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Steel-True Will Leave You Wanting More Barbara Stanwyck, Even After 1,000 pages

A thrilling look at one star's rise.

Contract disputes, on-set injuries (Stanwyck, it appears, often worked in, and through, pain), ups and downs with the fickle audiences of the '30s, who might be grabbing at your clothes one day and declaring indifference the next: Wilson covers it all, and if she can maintain the steadfast magic of this first volume (the whole project, thus far, has taken 15 years), by the time she has completed the second, all of those little dots will form as complete a picture of the headstrong, generous, mysterious Stanwyck as we're likely to get.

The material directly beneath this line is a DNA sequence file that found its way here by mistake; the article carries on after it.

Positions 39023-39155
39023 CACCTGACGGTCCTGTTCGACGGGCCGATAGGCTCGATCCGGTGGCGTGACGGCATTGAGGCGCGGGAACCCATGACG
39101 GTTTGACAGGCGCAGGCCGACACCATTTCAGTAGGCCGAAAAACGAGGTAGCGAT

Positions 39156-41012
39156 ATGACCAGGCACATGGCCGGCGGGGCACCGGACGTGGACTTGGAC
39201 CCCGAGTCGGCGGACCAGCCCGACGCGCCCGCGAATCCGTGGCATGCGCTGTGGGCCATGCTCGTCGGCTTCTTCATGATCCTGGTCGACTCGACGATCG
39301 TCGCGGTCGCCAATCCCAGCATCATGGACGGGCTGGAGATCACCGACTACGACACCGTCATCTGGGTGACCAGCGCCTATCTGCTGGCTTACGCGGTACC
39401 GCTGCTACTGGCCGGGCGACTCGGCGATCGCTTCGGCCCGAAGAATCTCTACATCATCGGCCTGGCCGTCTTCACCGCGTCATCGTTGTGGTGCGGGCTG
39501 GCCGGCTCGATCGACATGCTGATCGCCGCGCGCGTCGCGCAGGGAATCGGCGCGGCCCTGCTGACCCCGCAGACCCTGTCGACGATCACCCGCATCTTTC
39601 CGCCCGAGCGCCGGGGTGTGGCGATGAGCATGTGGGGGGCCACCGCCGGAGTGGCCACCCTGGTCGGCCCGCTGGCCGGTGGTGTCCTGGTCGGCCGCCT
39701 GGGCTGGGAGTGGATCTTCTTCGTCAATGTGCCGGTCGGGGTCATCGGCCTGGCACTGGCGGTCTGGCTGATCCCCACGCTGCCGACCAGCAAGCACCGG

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A Life of Barbara Stanwyck: Steel-True 1907–1940

Victoria Wilson

Simon & Schuster, $40

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The final movie covered in Steel-True is Mitchell Leisen's lithe but piercing 1940 Remember the Night, written by Sturges and featuring Stanwyck as a shoplifter who, over the Christmas holidays, is entrusted to the assistant D.A. (Fred MacMurray) who's set to prosecute her. It's a picture about people coming to terms with the least-attractive parts of themselves, but also finding that their worst qualities also contain the seeds of their best. That's how it often goes with shoplifters, district attorneys, human beings and movie stars. You could write a whole book on the subject. You might even need two.

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